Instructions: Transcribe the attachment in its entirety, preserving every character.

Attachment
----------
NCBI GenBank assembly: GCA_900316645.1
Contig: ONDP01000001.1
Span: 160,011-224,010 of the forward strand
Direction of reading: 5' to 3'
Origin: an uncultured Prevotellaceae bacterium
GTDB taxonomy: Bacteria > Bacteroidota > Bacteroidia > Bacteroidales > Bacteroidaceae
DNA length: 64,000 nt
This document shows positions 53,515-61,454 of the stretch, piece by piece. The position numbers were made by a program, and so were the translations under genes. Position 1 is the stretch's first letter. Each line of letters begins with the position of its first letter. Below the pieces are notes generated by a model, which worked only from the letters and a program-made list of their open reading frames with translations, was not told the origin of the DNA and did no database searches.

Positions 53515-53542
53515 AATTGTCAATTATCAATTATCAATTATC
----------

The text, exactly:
NCBI GenBank assembly: GCA_900316645.1
Contig: ONDP01000001.1
Span: 160,011-224,010 of the forward strand
Direction of reading: 5' to 3'
Origin: an uncultured Prevotellaceae bacterium
GTDB taxonomy: Bacteria > Bacteroidota > Bacteroidia > Bacteroidales > Bacteroidaceae
DNA length: 64,000 nt
This document shows positions 53,515-61,454 of the stretch, piece by piece. The position numbers were made by a program, and so were the translations under genes. Position 1 is the stretch's first letter. Each line of letters begins with the position of its first letter. Below the pieces are notes generated by a model, which worked only from the letters and a program-made list of their open reading frames with translations, was not told the origin of the DNA and did no database searches.

Positions 53515-53542
53515 AATTGTCAATTATCAATTATCAATTATC